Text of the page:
9. Rafferty, Matthew, 2008. "The Bayh-Dole Act and university research and development," Research Policy, Elsevier, vol. 37(1), pages 29-40, February.
    10. Gonzalez-Brambila, Claudia & Veloso, Francisco M., 2007. "The determinants of research output and impact: A study of Mexican researchers," Research Policy, Elsevier, vol. 36(7), pages 1035-1051, September.
    11. Mansfield, Edwin, 1980. "Basic Research and Productivity Increase in Manufacturing," American Economic Review, American Economic Association, vol. 70(5), pages 863-873, December.
    12. Réjean Landry & Nabil Amara & Mathieu Ouimet, 2007. "Determinants of knowledge transfer: evidence from Canadian university researchers in natural sciences and engineering," The Journal of Technology Transfer, Springer, vol. 32(6), pages 561-592, December.
    13. McMillan, G. Steven & Narin, Francis & Deeds, David L., 2000. "An analysis of the critical role of public science in innovation: the case of biotechnology," Research Policy, Elsevier, vol. 29(1), pages 1-8, January.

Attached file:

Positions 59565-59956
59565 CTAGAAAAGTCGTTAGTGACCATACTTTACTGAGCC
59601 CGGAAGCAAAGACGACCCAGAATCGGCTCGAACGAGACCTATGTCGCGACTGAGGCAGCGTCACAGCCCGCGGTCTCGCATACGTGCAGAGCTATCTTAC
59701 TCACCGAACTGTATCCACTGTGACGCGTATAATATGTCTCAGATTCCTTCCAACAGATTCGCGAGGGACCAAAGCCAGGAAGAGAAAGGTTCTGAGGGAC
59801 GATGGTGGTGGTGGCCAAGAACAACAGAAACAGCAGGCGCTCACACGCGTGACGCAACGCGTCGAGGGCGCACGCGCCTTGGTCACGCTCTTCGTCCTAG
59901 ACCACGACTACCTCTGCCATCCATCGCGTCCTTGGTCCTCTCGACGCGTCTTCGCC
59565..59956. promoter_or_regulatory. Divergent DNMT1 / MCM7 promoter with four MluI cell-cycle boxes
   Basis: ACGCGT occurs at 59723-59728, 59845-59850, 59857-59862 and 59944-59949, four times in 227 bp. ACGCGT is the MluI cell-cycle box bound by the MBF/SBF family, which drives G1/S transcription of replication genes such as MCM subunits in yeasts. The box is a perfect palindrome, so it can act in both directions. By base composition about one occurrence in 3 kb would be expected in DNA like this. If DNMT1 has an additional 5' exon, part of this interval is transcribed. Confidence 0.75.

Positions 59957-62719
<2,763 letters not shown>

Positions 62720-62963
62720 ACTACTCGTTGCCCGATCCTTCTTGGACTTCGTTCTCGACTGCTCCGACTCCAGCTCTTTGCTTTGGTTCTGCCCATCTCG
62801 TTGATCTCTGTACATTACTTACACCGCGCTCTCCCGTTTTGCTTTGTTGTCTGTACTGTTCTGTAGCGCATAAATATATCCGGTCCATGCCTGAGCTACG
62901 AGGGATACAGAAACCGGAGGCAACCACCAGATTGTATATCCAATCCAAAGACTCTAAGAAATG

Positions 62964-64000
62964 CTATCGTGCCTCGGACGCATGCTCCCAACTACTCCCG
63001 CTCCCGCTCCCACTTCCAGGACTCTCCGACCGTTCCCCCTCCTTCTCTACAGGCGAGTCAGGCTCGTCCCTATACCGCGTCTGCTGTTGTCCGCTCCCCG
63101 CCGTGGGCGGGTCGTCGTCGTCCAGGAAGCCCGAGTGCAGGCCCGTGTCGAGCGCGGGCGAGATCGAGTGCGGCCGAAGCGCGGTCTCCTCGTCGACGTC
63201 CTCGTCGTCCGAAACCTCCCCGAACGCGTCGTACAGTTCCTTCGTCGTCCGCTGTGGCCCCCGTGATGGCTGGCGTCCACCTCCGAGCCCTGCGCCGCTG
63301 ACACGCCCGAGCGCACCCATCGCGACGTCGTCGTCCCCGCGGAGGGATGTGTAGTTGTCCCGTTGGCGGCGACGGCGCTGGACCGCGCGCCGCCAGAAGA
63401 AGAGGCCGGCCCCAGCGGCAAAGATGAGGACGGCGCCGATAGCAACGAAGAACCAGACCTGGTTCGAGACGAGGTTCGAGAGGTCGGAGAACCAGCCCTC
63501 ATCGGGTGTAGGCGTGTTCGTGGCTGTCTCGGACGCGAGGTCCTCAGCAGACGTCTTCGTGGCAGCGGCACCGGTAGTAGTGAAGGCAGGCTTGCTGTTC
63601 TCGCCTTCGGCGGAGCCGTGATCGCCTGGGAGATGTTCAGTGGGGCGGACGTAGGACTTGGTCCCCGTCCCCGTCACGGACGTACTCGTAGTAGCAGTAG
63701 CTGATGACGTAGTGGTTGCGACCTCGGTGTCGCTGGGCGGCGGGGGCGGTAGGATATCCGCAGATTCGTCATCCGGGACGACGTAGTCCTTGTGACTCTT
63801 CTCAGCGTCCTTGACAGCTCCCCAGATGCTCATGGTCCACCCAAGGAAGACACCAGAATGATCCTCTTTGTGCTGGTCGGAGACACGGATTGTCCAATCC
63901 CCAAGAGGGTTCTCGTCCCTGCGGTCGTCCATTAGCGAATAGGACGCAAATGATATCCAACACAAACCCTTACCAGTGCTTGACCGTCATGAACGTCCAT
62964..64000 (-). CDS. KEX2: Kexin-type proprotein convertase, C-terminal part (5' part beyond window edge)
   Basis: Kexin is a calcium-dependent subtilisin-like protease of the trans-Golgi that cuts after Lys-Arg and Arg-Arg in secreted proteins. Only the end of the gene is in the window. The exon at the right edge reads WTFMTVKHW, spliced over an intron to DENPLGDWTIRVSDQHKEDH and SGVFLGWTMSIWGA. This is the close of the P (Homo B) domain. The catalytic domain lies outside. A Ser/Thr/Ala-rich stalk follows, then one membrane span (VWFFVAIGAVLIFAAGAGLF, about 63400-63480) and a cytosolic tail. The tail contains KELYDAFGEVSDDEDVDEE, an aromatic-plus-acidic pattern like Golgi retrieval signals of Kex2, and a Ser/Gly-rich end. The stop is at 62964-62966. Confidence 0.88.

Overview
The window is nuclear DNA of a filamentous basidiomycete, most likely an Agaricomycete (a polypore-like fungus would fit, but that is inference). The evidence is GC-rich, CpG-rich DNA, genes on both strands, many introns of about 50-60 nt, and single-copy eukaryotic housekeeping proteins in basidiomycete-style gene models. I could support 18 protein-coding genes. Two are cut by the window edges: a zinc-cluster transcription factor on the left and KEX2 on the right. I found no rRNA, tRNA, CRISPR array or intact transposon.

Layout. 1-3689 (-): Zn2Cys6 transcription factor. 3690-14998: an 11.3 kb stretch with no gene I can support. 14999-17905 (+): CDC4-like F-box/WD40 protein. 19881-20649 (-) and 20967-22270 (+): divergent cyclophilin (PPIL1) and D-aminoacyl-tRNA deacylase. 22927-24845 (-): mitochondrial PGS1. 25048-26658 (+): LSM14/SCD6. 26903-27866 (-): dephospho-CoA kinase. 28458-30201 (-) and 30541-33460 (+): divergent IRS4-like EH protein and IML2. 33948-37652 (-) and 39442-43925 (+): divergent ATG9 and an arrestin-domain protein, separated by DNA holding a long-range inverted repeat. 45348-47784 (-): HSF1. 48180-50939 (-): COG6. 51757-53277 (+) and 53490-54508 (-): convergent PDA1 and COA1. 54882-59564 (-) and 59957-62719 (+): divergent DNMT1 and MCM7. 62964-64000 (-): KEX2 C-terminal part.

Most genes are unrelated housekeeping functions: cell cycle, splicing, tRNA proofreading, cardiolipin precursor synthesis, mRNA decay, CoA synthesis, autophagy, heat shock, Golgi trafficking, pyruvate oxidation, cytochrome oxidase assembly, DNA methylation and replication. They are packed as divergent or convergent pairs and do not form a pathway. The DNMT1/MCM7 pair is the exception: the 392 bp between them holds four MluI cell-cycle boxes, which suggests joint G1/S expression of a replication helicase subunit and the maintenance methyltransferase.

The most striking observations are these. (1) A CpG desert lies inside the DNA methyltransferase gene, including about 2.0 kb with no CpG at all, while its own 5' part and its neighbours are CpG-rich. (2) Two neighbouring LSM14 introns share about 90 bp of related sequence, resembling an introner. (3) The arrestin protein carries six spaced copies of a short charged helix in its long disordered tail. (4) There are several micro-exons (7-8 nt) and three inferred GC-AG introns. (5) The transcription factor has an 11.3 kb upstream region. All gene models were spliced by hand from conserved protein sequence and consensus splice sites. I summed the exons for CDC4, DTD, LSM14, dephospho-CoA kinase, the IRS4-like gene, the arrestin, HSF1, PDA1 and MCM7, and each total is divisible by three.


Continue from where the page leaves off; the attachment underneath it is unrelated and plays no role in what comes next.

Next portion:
14. Scott Stern, 2004. "Do Scientists Pay to Be Scientists?," Management Science, INFORMS, vol. 50(6), pages 835-853, June.
    15. Elfenbein, Daniel W., 2007. "Publications, patents, and the market for university inventions," Journal of Economic Behavior & Organization, Elsevier, vol. 63(4), pages 688-715, August.
    16. InÉs Macho-Stadler & David Pérez-Castrillo & Reinhilde Veugelers, 2008. "Designing Contracts for University Spin-offs," Journal of Economics & Management Strategy, Wiley Blackwell, vol. 17(1), pages 185-218, March.
    17. Stephan, Paula E., 2010. "The Economics of Science," Handbook of the Economics of Innovation, Elsevier.
    18. Thursby, Jerry G. & Kemp, Sukanya, 2002. "Growth and productive efficiency of university intellectual property licensing," Research Policy, Elsevier, vol. 31(1), pages 109-124, January.
    19. Catherine Renault, 2006. "Academic Capitalism and University Incentives for Faculty Entrepreneurship," The Journal of Technology Transfer, Springer, vol. 31(2), pages 227-239, March.